Bobo— I imagine bobo as the sort of guy who, when he calls 911, and he will one day, will be hysterical. Wet pants, shrill voice, possibly vomiting. But that’s ok.Young, fit, brave, first responders will still answer the bell and if need be, lay down their lives for poor, stunted, dark, sad, dull………Bob-o.

    It’s so frustrating being alive….isn’t it Bobo?

    Reply this comment
  17. The Rt Rev Ted Steele
    The Rt Rev Ted Steele 26 April, 2013, 19:15

    Fishlips— a wee bit homophobic are we?

    LMAO BFF—- You just keep on giving! Fish is a GREAT name for you little buddy!

    Reply this comment
  18. fish
    fish 26 April, 2013, 22:52

    Fishlips— a wee bit homophobic are we?

    Homophobic….? Hardly. I thought I would pay you a compliment for bravely in a public forum announcing your wanton lust for…as you put it…Young, fit, brave, first responders. Teddy context is important. I can wish you well as you embark on this new exciting phase of your life…can’t I?

    Really Teddy if your not ready to announce these things to the world you should learn to be more circumspect.

    Reply this comment
  19. BobA
    BobA 27 April, 2013, 08:48


    Careful my friend. Me thinks Teddy enjoys getting smack around if you know what I mean.

    Reply this comment
  20. fish
    fish 27 April, 2013, 08:57

    Now BobA we need to be sensitive to Teds issues. Stapling a change of sexual orientation onto his already tortured psyche has to be stressful.

    Reply this comment
  21. The Rt Rev Ted Steele
    The Rt Rev Ted Steele 27 April, 2013, 16:15

    Fascinating reveal here—- BOTH homophobes came out together— Fishlips and Bobo! Mmmmmmmmmmmmmmmmmmmmmmmmmmmmmm—-and a——-lol

    Reply this comment
  22. BobA
    BobA 28 April, 2013, 09:23


    You protest to loudly. Own the truth. Nobody here cares about your sexual preference so keep it to yourself. All that’s relevant here is opinions for which you have shown time and again a remarkable lack of coherence or logic in anything you’ve written to date.

    Perhaps if you stopped childishly lampooning other people’s opinions and started offering rational and logical counter-opinions, people wouldn’t feel the need to ridicule and belittle you.

    If you disagree with someone, articulate an opposing opinion and let’s start from there.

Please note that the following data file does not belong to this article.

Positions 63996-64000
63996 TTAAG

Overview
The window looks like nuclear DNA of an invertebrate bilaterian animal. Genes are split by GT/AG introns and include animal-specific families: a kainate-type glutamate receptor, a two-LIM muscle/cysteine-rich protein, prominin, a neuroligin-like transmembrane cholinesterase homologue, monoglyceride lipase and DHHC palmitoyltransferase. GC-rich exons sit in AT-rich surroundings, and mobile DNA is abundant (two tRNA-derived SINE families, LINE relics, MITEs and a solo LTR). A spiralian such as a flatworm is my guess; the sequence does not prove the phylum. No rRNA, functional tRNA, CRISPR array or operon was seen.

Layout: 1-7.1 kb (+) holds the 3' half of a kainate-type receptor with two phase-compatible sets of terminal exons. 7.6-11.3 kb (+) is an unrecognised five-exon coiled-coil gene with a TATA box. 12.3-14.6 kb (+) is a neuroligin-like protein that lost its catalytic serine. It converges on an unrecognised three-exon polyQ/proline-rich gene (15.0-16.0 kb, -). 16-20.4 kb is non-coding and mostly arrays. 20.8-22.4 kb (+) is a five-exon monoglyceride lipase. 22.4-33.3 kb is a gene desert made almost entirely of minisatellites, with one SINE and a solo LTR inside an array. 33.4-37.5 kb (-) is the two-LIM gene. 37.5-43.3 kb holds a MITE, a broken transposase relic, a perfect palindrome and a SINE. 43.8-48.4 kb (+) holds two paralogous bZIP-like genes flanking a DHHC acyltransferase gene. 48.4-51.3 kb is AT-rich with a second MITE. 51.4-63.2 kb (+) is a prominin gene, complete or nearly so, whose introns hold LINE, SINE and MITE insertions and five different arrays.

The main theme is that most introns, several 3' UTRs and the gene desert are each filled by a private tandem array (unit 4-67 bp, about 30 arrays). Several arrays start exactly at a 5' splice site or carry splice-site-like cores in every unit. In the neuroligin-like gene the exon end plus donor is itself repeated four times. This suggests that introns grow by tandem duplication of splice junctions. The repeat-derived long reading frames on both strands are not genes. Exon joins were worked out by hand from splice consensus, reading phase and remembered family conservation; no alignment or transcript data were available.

Reply this comment
  23. fish
    fish 28 April, 2013, 11:19

    Fascinating reveal here—- BOTH homophobes came out together— Fishlips and Bobo! Mmmmmmmmmmmmmmmmmmmmmmmmmmmmmm—-and a——-lol

    Honestly Tedz sometimes I don’t know why I bother. Here I am trying to help you with your issues and the best you can give me in return is: “Mmmmmmmmmmmmmmmmmmmmmmmmmmmmmm—-and a——-lol”

    Son, you’re beyond the “normal” blog poster level of help….you have reached the community outreach stage!

    1-877-kars for TEDZ
    k-a-r-s kars for TEDZ
    1-877-kars for TEDZ
    donate your car today…

    Reply this comment
  24. Ted Steele, The Decider
    Ted Steele, The Decider 28 April, 2013, 16:25

    Wow— Bobo and Fishlips can’t stop — they LOVE me—– Boyz—- Did you each enjoy posting your weekends away with me? WOW!

    It’s just that easy folks!

    Reply this comment
  25. fish
    fish 28 April, 2013, 17:20

    It’s just that easy folks!

    He’s right folks it really is that easy. Internet jousting with Teddy takes only moments a day….the equivalent of shooting dairy cattle with a high powered rifle….there’s no real satisfaction…no sport…..but the eventually cattle stop braying about their lust for first responders and higher taxes after awhile.

    You really are a sad little Teddy aren’t you?

    Reply this comment
  26. Ted Steele, Nuculer Fizzicyst
    Ted Steele, Nuculer Fizzicyst 28 April, 2013, 21:31

    He’s a carp.

    And I do it all folks with a 3 word sentence! Viola! So easy I’ll do it in haiku!–

    The fish, dull normal
    tries to insult but can’t
    living a sad life.

    Oh My!

    Reply this comment
  27. fish
    fish 28 April, 2013, 22:15

    His inner friends

    their voices never silent

    meds ineffective

    Tedz….you’re right those are fun.

    Reply this comment
  28. Ted Steele, The Decider
    Ted Steele, The Decider 28 April, 2013, 22:53

    Hey– my little buddy googled haiku!

    Hurry!!! ™

    Reply this comment
  29. Hondo
    Hondo 29 April, 2013, 08:13

    Just like it is legally impossible to fire pedophiles in Kali public schools, it is legally impossible to deport a known terrorist in the USSA. Rejoice in our freedom to be raped and blown up. Holder said citizenship for illegals is a human right. That is why Boston happened.

    Reply this comment
  30. fish
    fish 29 April, 2013, 09:28

    Hey– my little buddy googled haiku!

    Mine was better.

    Reply this comment